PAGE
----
• Move your seed balls around to a different location if you find that the birds aren’t finding them. Just make sure that you hang them near some trees or bushes for protection from predators such as cats.
  • Check the seed balls regularly to ensure that they haven’t gone moldy. This is especially important if the weather has been wet. If you see any signs of mold, throw the balls away.
  • Add some other ingredients to your bird seed balls to give the birds some variety. This could include dried fruits, berries, or raw, crushed peanuts. You could also use a variety of different seeds including sunflower and safflower seeds, or millet.
  • Avoid putting out bird seed balls in summer because the fat can soon become rancid in hot weather.

What Foods Should You Not Add To Your Bird Seed Balls?

Although it’s quite possible to substitute lard with other types of binding agents, there are certain products that you should avoid. These include:

  • Bacon fat. This is generally high in salt and, therefore, bad for birds.
  • Fat left over from cooking meat. This is essentially a breeding ground for bacteria which can harm the birds. It also has the habit of smearing and if this gets onto the feathers of certain birds, it can interfere with the insulating properties of these.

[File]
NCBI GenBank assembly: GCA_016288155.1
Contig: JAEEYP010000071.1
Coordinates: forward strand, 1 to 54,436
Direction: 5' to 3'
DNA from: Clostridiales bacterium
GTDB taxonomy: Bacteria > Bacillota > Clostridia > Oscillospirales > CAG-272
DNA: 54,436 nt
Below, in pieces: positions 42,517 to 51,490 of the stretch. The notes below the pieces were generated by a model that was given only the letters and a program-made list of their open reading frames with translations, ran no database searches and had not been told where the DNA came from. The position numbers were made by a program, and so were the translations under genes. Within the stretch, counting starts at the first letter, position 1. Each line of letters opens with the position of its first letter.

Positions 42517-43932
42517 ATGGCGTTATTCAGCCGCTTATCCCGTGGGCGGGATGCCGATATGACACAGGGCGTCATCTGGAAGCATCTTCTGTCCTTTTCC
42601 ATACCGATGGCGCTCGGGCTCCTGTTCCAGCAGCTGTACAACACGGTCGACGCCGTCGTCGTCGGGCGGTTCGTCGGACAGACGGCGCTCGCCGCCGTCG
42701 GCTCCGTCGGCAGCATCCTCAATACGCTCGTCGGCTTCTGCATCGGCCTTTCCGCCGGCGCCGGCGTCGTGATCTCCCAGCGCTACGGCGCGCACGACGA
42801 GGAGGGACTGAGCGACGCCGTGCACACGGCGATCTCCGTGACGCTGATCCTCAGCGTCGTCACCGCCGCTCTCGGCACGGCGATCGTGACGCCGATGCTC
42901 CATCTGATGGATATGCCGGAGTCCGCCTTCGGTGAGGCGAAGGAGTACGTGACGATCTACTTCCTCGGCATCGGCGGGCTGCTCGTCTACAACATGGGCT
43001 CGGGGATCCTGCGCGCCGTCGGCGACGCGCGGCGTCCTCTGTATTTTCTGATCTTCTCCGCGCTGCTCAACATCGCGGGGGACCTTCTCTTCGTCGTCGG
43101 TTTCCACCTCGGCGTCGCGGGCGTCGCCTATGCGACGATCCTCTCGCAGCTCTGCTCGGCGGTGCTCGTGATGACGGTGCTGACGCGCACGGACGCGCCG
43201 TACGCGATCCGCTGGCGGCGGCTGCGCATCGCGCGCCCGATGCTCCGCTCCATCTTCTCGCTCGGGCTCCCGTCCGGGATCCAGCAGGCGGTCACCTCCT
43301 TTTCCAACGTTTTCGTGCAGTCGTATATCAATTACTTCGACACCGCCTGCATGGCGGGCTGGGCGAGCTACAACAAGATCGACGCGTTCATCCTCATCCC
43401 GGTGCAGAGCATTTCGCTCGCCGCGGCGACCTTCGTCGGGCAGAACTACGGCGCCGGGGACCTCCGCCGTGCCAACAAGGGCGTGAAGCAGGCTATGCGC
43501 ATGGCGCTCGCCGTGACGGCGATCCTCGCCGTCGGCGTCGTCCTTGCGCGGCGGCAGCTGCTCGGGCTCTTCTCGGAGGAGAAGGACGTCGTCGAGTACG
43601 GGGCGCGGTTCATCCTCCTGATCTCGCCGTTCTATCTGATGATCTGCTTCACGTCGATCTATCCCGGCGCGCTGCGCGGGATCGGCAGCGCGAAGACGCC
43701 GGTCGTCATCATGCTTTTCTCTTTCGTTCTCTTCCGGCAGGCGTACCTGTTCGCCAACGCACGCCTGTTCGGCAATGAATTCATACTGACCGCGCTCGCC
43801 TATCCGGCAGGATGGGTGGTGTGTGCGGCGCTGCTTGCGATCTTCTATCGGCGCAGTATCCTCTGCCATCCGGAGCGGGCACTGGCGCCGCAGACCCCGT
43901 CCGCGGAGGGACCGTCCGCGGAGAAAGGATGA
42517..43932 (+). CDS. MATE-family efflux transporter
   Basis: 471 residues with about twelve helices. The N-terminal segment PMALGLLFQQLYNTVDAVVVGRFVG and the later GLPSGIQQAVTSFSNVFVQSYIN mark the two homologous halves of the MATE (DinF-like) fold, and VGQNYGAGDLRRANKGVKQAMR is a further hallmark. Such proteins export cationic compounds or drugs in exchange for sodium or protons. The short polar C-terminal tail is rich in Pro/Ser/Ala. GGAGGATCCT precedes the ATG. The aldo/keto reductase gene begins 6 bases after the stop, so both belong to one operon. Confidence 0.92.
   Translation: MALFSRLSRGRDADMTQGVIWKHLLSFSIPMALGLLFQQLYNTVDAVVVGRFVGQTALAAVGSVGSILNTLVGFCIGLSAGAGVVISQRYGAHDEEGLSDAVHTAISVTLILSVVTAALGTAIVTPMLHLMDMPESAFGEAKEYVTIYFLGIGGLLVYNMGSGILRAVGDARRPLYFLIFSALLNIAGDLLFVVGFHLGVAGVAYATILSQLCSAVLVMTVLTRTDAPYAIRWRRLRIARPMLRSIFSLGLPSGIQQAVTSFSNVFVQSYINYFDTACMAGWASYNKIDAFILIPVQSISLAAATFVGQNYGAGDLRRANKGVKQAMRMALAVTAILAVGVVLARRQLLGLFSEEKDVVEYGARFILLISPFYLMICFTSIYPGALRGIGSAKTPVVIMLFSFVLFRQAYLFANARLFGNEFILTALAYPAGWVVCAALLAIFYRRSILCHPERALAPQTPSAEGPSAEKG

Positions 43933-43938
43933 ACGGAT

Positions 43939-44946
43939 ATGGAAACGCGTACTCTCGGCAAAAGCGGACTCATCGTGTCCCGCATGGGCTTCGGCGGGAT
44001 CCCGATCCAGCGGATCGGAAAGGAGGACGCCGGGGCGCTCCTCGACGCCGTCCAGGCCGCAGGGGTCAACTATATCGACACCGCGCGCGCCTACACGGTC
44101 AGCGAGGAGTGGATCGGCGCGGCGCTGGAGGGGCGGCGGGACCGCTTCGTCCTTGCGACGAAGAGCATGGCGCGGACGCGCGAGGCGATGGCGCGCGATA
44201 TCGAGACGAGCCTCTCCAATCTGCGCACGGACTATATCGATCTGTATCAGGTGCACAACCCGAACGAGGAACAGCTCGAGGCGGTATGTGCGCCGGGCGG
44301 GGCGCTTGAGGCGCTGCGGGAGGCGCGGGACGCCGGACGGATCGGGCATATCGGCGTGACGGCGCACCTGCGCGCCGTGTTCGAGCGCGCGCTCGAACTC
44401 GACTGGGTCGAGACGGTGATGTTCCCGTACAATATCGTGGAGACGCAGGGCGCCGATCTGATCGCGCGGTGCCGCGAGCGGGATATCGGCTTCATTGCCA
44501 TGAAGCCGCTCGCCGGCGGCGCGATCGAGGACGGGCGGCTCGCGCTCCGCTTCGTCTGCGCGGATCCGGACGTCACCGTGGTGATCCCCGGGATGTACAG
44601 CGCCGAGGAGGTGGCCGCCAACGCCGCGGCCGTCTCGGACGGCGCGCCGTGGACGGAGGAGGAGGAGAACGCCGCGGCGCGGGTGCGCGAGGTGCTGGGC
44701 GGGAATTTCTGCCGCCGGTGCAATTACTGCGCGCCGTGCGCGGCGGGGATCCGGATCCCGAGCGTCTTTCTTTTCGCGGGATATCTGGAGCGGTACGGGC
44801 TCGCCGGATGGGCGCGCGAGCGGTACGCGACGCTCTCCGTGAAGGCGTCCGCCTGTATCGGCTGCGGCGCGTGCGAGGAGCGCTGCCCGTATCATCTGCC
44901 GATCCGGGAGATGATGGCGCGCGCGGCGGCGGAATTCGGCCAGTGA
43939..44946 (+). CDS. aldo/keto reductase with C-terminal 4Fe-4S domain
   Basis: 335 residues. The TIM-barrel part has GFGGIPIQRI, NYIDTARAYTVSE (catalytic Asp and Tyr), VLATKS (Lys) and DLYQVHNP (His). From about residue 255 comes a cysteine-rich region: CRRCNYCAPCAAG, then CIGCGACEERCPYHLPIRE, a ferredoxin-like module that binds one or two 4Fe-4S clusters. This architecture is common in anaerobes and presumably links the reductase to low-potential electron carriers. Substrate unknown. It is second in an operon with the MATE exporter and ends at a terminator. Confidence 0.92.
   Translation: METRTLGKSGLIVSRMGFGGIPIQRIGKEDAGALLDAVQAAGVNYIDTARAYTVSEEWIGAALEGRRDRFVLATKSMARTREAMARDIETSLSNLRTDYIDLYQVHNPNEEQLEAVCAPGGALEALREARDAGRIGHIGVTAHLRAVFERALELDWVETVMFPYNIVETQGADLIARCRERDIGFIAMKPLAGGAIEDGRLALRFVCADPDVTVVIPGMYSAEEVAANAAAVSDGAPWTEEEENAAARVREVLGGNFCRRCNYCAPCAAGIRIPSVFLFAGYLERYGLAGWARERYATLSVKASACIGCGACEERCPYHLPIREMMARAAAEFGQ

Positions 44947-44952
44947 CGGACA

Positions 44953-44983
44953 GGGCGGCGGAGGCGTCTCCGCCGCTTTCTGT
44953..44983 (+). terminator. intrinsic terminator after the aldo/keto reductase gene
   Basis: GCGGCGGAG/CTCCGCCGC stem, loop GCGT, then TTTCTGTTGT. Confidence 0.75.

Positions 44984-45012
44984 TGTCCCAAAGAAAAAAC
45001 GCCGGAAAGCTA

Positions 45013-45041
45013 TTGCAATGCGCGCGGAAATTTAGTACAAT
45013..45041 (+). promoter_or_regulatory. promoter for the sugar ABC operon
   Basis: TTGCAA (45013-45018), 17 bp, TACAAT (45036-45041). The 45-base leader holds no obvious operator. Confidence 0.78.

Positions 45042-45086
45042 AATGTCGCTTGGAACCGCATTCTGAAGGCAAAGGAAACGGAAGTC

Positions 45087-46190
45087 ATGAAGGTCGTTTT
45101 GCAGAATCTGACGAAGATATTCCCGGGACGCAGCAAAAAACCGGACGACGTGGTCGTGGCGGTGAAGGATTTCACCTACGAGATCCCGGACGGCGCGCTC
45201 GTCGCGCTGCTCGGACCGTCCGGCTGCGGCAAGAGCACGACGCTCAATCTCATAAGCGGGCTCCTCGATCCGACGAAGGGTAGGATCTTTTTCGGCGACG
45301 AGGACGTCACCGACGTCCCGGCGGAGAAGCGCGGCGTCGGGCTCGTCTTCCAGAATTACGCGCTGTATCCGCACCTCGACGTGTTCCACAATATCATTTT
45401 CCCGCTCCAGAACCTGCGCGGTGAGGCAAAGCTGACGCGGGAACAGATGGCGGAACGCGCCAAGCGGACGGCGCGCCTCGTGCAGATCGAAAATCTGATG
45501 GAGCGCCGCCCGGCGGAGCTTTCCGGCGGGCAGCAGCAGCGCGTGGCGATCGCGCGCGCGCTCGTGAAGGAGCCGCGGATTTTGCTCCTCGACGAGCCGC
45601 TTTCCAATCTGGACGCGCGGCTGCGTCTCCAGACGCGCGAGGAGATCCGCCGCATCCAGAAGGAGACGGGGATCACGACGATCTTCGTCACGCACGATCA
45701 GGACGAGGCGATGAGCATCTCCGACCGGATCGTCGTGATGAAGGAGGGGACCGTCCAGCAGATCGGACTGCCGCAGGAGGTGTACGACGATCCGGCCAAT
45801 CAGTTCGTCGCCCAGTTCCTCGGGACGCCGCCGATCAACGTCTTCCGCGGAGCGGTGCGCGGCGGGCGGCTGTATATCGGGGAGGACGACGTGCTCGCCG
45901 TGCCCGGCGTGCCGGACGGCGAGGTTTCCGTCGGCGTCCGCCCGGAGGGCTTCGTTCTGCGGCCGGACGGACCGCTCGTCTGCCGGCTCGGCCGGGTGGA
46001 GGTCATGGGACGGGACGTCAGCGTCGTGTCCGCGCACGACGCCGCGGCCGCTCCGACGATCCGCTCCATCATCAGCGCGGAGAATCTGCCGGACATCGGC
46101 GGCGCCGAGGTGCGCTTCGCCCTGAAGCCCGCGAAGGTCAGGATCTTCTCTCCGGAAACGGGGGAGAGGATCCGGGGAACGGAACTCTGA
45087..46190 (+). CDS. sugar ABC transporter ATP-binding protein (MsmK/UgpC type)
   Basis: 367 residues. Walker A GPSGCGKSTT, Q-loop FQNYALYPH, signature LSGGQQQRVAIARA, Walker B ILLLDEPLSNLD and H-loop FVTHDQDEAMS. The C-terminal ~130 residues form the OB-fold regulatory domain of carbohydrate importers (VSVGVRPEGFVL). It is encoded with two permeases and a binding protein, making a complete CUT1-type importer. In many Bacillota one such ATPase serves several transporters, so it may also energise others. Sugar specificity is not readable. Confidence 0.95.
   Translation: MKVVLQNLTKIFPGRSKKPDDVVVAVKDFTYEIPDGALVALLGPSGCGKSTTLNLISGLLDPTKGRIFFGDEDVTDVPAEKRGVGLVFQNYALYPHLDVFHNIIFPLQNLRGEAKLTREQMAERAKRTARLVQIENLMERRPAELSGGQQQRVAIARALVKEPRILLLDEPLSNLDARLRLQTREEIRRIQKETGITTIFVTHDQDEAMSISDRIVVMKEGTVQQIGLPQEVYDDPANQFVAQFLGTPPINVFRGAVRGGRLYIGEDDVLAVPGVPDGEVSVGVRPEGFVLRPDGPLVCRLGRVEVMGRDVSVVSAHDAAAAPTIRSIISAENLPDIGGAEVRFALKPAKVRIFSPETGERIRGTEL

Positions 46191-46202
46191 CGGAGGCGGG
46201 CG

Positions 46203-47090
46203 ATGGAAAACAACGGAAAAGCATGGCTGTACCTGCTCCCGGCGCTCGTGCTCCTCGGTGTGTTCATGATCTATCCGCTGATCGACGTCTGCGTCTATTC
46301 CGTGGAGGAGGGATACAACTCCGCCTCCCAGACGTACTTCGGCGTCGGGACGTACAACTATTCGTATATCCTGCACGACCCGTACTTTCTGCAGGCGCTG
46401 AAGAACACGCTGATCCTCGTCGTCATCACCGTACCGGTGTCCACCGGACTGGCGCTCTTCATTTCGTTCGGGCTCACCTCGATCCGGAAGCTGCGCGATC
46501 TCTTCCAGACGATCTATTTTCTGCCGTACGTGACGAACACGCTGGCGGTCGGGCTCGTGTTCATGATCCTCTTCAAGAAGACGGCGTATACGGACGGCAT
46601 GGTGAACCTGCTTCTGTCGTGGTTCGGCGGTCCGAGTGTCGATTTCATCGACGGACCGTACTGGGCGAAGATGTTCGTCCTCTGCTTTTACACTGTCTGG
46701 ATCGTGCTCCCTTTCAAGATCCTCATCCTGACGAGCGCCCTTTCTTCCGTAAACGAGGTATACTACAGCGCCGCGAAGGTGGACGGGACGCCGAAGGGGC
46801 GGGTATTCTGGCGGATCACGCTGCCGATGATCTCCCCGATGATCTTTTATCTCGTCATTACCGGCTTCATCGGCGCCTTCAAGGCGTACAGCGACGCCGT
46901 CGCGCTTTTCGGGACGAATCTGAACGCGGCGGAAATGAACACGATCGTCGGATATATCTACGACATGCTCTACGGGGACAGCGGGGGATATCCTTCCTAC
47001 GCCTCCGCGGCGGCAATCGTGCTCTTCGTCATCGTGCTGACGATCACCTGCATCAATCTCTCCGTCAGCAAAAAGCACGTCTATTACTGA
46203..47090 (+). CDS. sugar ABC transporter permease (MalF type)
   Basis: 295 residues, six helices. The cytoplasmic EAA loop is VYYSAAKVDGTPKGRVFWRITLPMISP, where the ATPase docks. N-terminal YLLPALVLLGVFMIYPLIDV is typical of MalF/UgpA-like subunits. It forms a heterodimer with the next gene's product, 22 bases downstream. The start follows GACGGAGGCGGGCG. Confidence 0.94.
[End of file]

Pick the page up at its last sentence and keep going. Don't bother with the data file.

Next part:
• Polyunsaturated vegetable oils or margarines. These products don’t contain enough of the saturated fats that birds need. They also have a tendency to smear onto the feathers of the birds.

Frequently Asked Questions

How do you get bird seed to stick together?

One simple solution is to boil some water, add a small amount of gelatin and simmer. This mixture creates a natural glue that will hold the bird seed together.

Can you use butter instead of lard for bird feeders?

Butter is not suitable for birds.

Can birds have olive oil?

Olive oil is fine for all types of birds. It has the same health benefits for birds as it does for humans.

Final Thoughts

Bird seed balls or fat balls, as they’re sometimes called, are very welcome by the local birds over winter. It’s during the cold weather that birds need more fats in their diet to help them stay warm.

Traditionally, fat balls are made with lard but you can use plenty of other substitutes if you don’t have this on hand or don’t know where to buy it. Consider using suet or peanut butter instead to bind your bird seed balls and to give the local birds some extra much-needed nutrition in their diet.

Once you get into the habit of putting out bird seed balls in your yard, many native birds will be regular visitors in the winter.

Leave a Comment

Your email address will not be published.

*